${\displaystyle \rho _{\text{TOT}}(\mathbf {r} )\ {\stackrel {\mathrm {def} }{=}}\ \sum _{n_{1},n_{2},n_{3}}\sum _{\mathrm {charges} \ k}q_{k}\delta (\mathbf {r} -\mathbf {r} _{k}-n_{1}\mathbf {a} _{1}-n_{2}\mathbf {a} _{2}-n_{3}\mathbf {a} _{3})}$

Here, ${\displaystyle \delta (\mathbf {x} )}$ is the Dirac delta function, ${\displaystyle \mathbf {a} _{1}}$, ${\displaystyle \mathbf {a} _{2}}$ and ${\displaystyle \mathbf {a} _{3}}$ are the lattice vectors and ${\displaystyle n_{1}}$, ${\displaystyle n_{2}}$ and ${\displaystyle n_{3}}$ range over all integers. The total field ${\displaystyle \rho _{\text{TOT}}(\mathbf {r} )}$ can be represented as a convolution of ${\displaystyle \rho _{uc}(\mathbf {r} )}$ with a lattice function ${\displaystyle L(\mathbf {r} )}$

${\displaystyle L(\mathbf {r} )\ {\stackrel {\mathrm {def} }{=}}\ \sum _{n_{1},n_{2},n_{3}}\delta (\mathbf {r} -n_{1}\mathbf {a} _{1}-n_{2}\mathbf {a} _{2}-n_{3}\mathbf {a} _{3})}$

Since this is a convolution, the Fourier transformation of ${\displaystyle \rho _{\text{TOT}}(\mathbf {r} )}$ is a product

${\displaystyle {\tilde {\rho }}_{\text{TOT}}(\mathbf {k} )={\tilde {L}}(\mathbf {k} ){\tilde {\rho }}_{uc}(\mathbf {k} )}$
where the Fourier transform of the lattice function is another sum over delta functions
${\displaystyle {\tilde {L}}(\mathbf {k} )={\frac {\left(2\pi \right)^{3}}{\Omega }}\sum _{m_{1},m_{2},m_{3}}\delta (\mathbf {k} -m_{1}\mathbf {b} _{1}-m_{2}\mathbf {b} _{2}-m_{3}\mathbf {b} _{3})}$
where the reciprocal space vectors are defined ${\displaystyle \mathbf {b} _{1}\ {\stackrel {\mathrm {def} }{=}}\ 2\pi {\frac {\mathbf {a} _{2}\times \mathbf {a} _{3}}{\Omega }}}$ (and cyclic permutations) where ${\displaystyle \Omega \ {\stackrel {\mathrm {def} }{=}}\ \mathbf {a} _{1}\cdot \left(\mathbf {a} _{2}\times \mathbf {a} _{3}\right)}$ is the volume of the central unit cell (if it is geometrically a parallelepiped, which is often but not necessarily the case). Note that both ${\displaystyle L(\mathbf {r} )}$ and ${\displaystyle {\tilde {L}}(\mathbf {k} )}$ are real, even functions.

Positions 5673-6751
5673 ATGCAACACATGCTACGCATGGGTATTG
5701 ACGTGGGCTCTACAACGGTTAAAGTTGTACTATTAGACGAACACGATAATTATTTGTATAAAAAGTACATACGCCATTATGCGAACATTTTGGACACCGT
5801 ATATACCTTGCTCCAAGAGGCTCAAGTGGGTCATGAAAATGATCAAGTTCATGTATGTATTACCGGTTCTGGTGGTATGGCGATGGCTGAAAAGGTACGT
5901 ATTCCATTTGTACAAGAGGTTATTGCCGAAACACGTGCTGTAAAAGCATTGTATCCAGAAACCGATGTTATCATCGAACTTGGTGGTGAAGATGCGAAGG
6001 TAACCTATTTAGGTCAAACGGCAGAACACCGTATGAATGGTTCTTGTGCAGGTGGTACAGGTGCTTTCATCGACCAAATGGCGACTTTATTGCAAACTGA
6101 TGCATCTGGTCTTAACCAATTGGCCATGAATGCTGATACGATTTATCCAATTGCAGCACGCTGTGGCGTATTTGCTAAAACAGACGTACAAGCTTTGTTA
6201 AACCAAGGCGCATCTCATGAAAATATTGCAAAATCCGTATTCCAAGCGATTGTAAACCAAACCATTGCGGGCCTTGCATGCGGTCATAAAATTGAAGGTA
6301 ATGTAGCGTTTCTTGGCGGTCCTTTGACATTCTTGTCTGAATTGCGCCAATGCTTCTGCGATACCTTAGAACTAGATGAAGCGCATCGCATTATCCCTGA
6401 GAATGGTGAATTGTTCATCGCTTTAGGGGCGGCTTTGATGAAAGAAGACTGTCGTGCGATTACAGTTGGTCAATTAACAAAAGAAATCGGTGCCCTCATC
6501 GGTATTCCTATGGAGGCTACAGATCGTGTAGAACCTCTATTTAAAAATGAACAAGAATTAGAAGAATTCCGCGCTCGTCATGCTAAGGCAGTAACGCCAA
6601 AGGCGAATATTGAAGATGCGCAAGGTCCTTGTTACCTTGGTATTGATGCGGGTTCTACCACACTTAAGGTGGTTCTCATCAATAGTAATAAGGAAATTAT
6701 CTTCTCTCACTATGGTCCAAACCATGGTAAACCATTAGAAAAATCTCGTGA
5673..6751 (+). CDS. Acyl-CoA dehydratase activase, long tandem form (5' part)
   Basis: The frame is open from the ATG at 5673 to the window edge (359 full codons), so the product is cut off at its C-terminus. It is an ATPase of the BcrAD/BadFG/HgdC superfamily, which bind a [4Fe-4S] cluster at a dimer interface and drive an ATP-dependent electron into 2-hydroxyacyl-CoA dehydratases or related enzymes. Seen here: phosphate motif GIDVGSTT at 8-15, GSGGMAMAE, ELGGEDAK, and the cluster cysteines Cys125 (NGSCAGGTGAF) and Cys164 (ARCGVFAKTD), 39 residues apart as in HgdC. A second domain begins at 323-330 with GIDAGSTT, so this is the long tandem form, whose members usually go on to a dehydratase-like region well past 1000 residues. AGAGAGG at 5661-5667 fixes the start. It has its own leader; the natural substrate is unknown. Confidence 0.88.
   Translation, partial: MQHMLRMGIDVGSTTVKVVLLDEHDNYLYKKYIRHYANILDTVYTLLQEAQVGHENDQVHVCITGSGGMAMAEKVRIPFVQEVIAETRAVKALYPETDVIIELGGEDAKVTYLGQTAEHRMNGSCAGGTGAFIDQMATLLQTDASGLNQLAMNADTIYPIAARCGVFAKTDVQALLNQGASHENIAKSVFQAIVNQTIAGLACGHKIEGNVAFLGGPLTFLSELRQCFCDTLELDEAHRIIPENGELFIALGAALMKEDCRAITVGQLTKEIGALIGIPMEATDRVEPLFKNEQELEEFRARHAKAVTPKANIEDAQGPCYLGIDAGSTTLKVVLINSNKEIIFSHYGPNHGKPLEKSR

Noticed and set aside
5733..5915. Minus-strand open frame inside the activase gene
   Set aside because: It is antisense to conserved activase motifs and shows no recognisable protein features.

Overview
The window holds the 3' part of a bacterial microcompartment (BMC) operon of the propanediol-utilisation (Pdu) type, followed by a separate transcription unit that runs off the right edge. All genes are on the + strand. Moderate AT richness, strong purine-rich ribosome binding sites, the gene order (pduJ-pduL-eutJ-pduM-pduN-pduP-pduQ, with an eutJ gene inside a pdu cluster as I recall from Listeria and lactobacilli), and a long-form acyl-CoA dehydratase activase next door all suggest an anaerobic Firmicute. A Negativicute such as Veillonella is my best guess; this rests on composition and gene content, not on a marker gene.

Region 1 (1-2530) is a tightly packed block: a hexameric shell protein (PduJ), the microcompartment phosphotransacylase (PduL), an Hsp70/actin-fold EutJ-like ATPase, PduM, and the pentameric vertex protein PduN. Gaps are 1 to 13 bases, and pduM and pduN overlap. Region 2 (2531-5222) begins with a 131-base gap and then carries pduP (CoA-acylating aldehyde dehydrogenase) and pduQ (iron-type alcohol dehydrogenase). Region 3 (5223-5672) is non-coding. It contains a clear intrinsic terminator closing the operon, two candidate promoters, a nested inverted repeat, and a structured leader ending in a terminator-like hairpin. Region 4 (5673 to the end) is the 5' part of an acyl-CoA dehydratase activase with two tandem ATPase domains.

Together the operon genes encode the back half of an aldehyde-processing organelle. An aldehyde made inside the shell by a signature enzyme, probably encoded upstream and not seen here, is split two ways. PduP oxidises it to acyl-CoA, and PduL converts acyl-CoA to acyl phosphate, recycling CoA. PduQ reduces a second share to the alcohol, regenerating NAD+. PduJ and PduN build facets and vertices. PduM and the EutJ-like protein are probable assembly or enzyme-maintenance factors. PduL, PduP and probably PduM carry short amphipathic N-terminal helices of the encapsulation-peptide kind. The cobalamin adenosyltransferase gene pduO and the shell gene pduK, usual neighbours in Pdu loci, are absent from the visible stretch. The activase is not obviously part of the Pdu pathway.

For brevity, define an effective single-particle potential

${\displaystyle v(\mathbf {r} )\ {\stackrel {\mathrm {def} }{=}}\ \int d\mathbf {r} ^{\prime }\,\rho _{uc}(\mathbf {r} ^{\prime })\ \varphi _{\ell r}(\mathbf {r} -\mathbf {r} ^{\prime })}$

Since this is also a convolution, the Fourier transformation of the same equation is a product

${\displaystyle {\tilde {V}}(\mathbf {k} )\ {\stackrel {\mathrm {def} }{=}}\ {\tilde {\rho }}_{uc}(\mathbf {k} ){\tilde {\Phi }}(\mathbf {k} )}$
where the Fourier transform is defined
${\displaystyle {\tilde {V}}(\mathbf {k} )=\int d\mathbf {r} \ v(\mathbf {r} )\ e^{-i\mathbf {k} \cdot \mathbf {r} }}$

The energy can now be written as a single field integral

${\displaystyle E_{\ell r}=\int d\mathbf {r} \ \rho _{\text{TOT}}(\mathbf {r} )\ v(\mathbf {r} )}$

Using Plancherel theorem, the energy can also be summed in Fourier space

${\displaystyle E_{\ell r}=\int {\frac {d\mathbf {k} }{\left(2\pi \right)^{3}}}\ {\tilde {\rho }}_{\text{TOT}}^{*}(\mathbf {k} ){\tilde {V}}(\mathbf {k} )=\int {\frac {d\mathbf {k} }{\left(2\pi \right)^{3}}}{\tilde {L}}^{*}(\mathbf {k} )\left|{\tilde {\rho }}_{uc}(\mathbf {k} )\right|^{2}{\tilde {\Phi }}(\mathbf {k} )={\frac {1}{\Omega }}\sum _{m_{1},m_{2},m_{3}}\left|{\tilde {\rho }}_{uc}(\mathbf {k} )\right|^{2}{\tilde {\Phi }}(\mathbf {k} )}$

where ${\displaystyle \mathbf {k} =m_{1}\mathbf {b} _{1}+m_{2}\mathbf {b} _{2}+m_{3}\mathbf {b} _{3}}$ in the final summation.